Image by richard ling via FlickrThe Great Barrier Reef Marine Turtles Can We Help?
It seems that we can!
You see these lovely creatures need our help and are dieing for some real crappy reasons!
You see turtles just love to eat jelly fish!
Now they see rubbish as food such as plastic bags and cigarette butts and these kill our lovely turtles.
The plastic bags they think are jelly fish and same with the cigarette butts.
It only takes about 4 cigarette butts to kill a turtle and yes, only one plastic bag!
Watch the video below and then scroll down to see the article I have provided!
Snorkeling with Turtle Eating Jellyfish Great Barrier Reef.m4v
www.facebook.com/snorkelling One of the friendly juvenile Green Turtles in the famous Turtle Bay is feeding on Moon Jellyfish. Webelieve the best snorkeling in the world is a coral reef adventure on a Great Barrier Reef snorkeling trip with Wavelengt...
The Curious Turtle Snorkeling Great Barrier Reef
www.facebook.com/snorkelling Despite constant trespassing and harassment of turtles by people in our famous Turtle Bay site, there are still 3 individual turtles who are still friendly towards snorkellers. Here, Big Girl takes an interest in the came...
The health and conservation of the Great Barrier Reef’s marine turtles is the focus of a new partnership launched in Townsville today between James Cook University and WWF, the global conservation organisation.
The partnership comes at a time when turtles on the Great Barrier Reef are facing continued threats from loss of food, water pollution, disease, entanglement in fishing nets and coastal development.
“Sadly extreme weather events earlier this year in Queensland have taken a serious toll on green turtles with the loss of food sources in many areas adding to existing threats from net entanglement and disease,” said WWF-Australia CEO Dermot O’Gorman.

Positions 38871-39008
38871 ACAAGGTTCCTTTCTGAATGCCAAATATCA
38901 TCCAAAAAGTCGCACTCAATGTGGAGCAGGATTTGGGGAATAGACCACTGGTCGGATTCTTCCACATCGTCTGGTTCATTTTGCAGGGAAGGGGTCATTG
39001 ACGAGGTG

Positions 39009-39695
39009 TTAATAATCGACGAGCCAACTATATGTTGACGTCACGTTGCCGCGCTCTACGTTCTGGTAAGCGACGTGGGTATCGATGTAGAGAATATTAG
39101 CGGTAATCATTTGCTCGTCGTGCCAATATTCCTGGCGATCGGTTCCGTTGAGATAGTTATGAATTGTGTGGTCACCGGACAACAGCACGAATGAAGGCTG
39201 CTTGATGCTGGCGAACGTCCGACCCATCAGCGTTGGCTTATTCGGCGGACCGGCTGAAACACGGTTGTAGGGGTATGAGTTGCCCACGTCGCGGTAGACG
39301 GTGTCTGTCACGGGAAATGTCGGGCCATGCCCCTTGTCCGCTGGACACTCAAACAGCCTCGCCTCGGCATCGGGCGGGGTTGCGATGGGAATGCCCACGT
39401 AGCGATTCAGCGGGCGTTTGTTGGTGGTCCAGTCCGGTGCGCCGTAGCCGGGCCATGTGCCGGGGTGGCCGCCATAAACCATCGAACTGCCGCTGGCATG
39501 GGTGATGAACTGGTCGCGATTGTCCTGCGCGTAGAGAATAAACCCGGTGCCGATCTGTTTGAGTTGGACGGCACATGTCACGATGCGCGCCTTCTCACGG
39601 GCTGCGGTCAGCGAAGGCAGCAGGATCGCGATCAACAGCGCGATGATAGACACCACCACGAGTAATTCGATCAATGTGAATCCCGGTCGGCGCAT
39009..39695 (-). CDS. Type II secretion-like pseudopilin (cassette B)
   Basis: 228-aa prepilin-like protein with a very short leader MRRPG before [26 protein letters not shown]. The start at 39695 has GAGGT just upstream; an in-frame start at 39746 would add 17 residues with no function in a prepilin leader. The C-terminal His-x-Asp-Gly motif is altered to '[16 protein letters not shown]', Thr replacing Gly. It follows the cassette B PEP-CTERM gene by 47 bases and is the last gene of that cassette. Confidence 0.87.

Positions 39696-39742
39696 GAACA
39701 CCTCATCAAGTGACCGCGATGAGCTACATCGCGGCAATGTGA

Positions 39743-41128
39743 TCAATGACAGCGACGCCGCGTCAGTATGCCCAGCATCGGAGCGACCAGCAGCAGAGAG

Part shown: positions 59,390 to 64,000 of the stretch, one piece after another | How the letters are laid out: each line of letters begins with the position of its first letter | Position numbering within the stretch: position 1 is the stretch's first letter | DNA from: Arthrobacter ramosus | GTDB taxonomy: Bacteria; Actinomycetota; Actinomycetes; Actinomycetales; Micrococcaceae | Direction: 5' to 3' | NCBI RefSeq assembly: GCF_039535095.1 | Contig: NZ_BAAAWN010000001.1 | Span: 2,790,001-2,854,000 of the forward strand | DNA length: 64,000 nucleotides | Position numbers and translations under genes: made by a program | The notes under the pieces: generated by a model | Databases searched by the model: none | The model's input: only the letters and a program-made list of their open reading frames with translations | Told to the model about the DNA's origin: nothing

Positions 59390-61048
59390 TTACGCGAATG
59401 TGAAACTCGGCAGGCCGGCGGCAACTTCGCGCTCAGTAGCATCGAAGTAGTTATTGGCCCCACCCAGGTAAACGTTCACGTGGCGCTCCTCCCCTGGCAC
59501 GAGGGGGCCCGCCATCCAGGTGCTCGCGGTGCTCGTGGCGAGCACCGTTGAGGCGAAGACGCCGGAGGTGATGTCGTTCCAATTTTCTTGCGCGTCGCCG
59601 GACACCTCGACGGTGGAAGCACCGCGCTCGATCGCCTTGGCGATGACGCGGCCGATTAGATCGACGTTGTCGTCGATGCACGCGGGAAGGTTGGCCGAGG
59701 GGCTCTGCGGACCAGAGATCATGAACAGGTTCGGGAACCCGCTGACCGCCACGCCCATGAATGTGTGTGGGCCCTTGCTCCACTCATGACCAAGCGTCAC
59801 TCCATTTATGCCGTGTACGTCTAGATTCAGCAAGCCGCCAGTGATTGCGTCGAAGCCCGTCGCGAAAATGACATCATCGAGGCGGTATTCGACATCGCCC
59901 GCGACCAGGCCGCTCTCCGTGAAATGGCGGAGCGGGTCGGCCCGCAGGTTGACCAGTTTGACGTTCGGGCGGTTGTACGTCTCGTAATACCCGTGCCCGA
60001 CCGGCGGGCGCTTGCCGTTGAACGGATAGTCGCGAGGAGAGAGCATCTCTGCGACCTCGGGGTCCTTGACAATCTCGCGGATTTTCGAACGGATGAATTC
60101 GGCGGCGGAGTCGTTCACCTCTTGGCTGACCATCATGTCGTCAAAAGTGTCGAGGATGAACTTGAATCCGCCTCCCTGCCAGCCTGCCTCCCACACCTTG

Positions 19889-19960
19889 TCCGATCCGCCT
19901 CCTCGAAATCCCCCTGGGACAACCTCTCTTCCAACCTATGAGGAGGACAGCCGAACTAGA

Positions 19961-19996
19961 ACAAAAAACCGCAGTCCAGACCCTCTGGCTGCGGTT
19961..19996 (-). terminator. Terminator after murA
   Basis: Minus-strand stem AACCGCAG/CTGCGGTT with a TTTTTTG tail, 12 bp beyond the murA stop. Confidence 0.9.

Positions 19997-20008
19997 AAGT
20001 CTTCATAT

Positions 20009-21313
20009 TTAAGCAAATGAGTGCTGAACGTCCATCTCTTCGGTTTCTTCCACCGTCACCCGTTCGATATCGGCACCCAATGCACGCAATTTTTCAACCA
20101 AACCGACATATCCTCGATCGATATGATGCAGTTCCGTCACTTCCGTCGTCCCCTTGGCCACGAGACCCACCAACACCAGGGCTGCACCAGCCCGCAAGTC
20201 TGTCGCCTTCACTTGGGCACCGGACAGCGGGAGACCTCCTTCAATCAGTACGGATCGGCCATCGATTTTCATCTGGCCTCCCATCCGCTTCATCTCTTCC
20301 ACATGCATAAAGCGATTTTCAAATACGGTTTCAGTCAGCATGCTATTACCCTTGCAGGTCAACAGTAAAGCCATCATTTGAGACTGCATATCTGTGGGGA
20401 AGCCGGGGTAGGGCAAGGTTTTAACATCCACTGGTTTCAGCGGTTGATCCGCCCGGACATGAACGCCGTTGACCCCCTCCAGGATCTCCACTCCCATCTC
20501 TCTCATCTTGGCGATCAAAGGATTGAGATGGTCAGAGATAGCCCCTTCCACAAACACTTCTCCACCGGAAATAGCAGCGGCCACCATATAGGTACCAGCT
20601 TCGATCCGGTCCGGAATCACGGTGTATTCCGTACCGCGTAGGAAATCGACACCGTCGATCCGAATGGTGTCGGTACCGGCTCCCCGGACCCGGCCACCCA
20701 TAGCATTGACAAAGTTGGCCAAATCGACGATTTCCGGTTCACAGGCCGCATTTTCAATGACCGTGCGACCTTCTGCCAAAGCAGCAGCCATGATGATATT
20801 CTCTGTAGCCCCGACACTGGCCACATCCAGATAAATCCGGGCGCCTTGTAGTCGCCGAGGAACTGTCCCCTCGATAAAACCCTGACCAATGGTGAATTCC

“This has inspired us to seek new ways of working with leading science and turtle health agencies like James Cook University so we can ensure the Great Barrier Reef remains one of the world’s best sanctuaries for green turtles.”
The partnership will see James Cook University and WWF-Australia working together to provide care for sick and injured turtles, conduct vital research into turtle disease and health, and promote the establishment of protected areas where turtles can be safe from fishing nets and coastal development.
Dr Ellen Ariel, Senior Lecturer at JCU's School of Veterinary and Biomedical Sciences, said the main thrust of the university’s involvement would be research into the plight of the turtles and how best to help, treat, and protect them and their habitats – now and into the future.
“The university has a world-wide reputation in the area of marine sciences,” she said, “and in situations such as exist at present we can access and initiate research across a number of faculties and disciplines.”
Many inshore sea grass meadows – an important source of food for green turtles – were smothered with sediment and pollution after widespread flooding earlier this year. The subsequent impact of Cyclone Yasi added to the problem and removed many of the remaining sea grasses.
Between January and mid-September this year, there have been nearly 1000 turtles found stranded, most of them dead, compared with 538 for the same period last year. The few turtles that are found alive are often emaciated and require emergency care to bring them back to health.
Dr Ariel said that Reef HQ was doing a great job in looking after the distressed turtles, but extra facilities and resources were needed in order to support their efforts.
“With the help of WWF we will be in a position to assist with the overflow of starving turtles – particularly in the present situation where the numbers are overwhelmingly high,” she said.
Charlie Stevens, WWF Media Manager - Queensland, 0424 649 689.
Support WWF's efforts to protect our marine turtles
View Original article here!
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Also if you are a smoker please consider the turtle and the environment and bin those butts!
Have a great day